Beezie Madden and Cortes ‘C’ competing at the Kentucky Horse Park in 2012.
To get to the Olympics with a horse is a staggering accomplishment: Having the right horse. Making it through the Olympic trials catastrophe-free. Peaking in fitness at the right time. The strain of constant travel. And the astronomical amount of money that it takes an individual to organize – fundraising, sponsorships, perhaps selling one’s first child.
In a statement, Beezie and her husband John Madden said: “We are heartbroken to announce that Cortes ‘C’ sustained a tendon injury in yesterday’s competition and will be unable to compete for Team USA today. We are confident that he will make a full recovery. While we had hoped to do everything we could to help the USA towards a medal today, Tiny’s best interests must come first. We are so thankful to our teammates, sponsors, and most importantly, his owner, Abigail Wexner, for understanding that in this sport, sometimes winning means doing right by your best friend. We will be there today on the sidelines doing everything we can to support Kent, Lucy, and McLain.”
In 2014, after the Washington International Horse Show here in DC, I interviewed Beezie for a story in Young Rider magazine that appeared in 2015. Beezie had ended 2014 on a high note when the United States Equestrian Federation again named her Equestrian of the Year. With that award, Beezie made history as the first athlete to win the prestigious title four times. At WIHS, Beezie and Cortes C had won third place in the show’s World Cup qualifier, which helped put them on their way to the Rio Olympics. During the interview, we chatted about the thrills (and challenges) of the indoor show circuit, her advice for young riders, and of course, all about the fantastic and massive Cortes C, the massive gelding they call “Tiny.” Here’s a bit of what she had to say that day about her incredible horse.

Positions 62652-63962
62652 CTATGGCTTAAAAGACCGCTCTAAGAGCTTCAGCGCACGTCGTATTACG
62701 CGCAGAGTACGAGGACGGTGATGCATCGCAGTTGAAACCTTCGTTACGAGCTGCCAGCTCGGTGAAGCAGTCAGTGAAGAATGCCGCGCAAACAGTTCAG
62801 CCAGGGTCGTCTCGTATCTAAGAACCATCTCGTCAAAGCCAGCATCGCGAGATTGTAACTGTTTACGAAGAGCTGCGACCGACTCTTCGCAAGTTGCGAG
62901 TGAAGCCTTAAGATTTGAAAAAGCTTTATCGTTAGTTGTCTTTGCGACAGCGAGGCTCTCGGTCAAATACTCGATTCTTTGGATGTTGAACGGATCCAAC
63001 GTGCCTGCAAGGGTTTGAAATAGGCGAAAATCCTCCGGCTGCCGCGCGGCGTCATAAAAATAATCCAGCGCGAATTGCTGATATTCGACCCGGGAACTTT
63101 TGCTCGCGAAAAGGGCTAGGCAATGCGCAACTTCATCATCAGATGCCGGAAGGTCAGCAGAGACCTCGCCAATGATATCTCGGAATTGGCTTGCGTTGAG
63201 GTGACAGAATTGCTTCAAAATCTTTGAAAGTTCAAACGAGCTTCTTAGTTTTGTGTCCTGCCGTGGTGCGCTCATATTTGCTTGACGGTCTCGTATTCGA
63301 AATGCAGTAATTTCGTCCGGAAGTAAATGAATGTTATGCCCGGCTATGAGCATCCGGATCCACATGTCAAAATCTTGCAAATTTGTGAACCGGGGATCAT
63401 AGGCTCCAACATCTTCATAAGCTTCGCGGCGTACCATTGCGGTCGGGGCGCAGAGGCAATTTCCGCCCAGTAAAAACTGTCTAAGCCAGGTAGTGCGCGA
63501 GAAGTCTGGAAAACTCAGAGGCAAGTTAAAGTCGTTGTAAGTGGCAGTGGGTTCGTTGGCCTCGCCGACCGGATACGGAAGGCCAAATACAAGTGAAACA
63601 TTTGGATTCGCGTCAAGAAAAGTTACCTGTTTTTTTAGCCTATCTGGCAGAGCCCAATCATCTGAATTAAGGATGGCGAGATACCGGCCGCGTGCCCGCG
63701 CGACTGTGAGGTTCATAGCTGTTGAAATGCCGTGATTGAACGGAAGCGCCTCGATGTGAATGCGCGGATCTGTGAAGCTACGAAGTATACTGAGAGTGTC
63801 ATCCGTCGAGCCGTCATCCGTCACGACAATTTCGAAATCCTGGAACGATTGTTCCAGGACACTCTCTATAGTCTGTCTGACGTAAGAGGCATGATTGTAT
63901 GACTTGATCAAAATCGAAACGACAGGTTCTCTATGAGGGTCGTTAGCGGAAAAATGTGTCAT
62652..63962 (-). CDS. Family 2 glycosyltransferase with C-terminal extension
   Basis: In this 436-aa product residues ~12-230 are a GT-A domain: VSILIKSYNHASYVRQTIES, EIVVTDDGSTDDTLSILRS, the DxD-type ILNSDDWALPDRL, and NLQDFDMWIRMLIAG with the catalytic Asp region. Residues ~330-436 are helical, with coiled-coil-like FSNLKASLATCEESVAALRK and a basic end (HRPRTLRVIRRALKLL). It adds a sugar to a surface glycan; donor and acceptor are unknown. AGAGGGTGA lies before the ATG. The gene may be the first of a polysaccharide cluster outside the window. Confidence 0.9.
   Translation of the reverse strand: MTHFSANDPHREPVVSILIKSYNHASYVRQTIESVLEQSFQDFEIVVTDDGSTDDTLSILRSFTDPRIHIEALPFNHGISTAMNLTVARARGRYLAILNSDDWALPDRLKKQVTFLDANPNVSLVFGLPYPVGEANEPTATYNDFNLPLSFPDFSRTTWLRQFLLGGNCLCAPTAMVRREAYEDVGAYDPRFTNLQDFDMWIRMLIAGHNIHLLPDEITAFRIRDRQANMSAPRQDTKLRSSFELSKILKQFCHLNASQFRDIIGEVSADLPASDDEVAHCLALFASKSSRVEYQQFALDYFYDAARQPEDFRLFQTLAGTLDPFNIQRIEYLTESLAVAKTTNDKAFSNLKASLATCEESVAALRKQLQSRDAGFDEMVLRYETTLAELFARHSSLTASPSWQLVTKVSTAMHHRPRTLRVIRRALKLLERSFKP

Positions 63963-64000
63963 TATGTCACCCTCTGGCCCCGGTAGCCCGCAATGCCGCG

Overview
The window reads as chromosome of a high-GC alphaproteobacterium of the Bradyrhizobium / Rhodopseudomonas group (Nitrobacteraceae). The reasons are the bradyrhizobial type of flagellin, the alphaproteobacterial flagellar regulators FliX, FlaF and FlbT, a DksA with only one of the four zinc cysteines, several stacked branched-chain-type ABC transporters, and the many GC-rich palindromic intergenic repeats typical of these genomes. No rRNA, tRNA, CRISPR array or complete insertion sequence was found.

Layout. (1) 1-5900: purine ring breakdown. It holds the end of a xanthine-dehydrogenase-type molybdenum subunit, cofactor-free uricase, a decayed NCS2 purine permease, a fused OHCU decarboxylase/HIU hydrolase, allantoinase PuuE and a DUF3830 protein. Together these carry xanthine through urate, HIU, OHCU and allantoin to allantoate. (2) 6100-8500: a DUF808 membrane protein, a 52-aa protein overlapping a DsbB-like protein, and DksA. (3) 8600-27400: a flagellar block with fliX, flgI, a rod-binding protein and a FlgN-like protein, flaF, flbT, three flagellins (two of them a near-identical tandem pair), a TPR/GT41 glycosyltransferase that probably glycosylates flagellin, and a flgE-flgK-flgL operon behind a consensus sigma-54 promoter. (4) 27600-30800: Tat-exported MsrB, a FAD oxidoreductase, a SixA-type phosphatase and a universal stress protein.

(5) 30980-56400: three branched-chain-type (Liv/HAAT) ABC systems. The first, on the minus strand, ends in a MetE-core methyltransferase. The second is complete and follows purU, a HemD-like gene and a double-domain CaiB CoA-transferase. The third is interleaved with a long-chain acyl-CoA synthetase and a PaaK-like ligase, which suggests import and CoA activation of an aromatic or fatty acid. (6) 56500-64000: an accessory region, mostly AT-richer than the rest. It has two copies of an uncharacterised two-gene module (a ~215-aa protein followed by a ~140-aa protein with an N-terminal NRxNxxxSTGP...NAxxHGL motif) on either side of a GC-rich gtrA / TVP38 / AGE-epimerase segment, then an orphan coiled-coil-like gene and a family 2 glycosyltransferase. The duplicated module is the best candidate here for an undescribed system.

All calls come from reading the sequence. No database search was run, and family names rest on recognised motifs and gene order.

What is Cortes C like behind the scenes?
He’s very sweet. He loves people and loves attention. He will let you know if he doesn’t like something though. Like, if he’s fresh and something spooks him, and you’re trying to lead him to a paddock. If he doesn’t want to go somewhere, it’s hard to get him to go. But that doesn’t happen too much. He’s usually very willing.
How do you explain his unusual crossed-leg jumping style?
I don’t know. It’s just what he’s comfortable with. Honestly, he feels like he has an excellent front end when I ride him. It doesn’t bother me and it doesn’t seem to bother him.
What’s your favorite time of the day with the horses?
I love riding. Other than that, I wish there was more time to spend with the horses in the stable. I’m there in the morning and the afternoon for a bit more. I love how, after the Royal in Toronto, we’re home for the holidays and I get to mess around with the horses at home. Anytime I get to spend with the horses is good.
Get well soon, Tiny. All your hard work and goodness has not gone unnoticed.
Meet Cortes ‘C’
Breed: Belgian Warmblood
Born in: 2002
Sire: Randel Z
Dam: Orchidee Van de Tombeele
Owner: Abigail Wexner
Claims to Fame: 2014 USEF International Horse of the Year; Won 4th place at the 2014 Alltech FEI World Equestrian Games in Normandy, France in 2014; Short-listed for the 2012 U.S. Olympic Team as an alternate.
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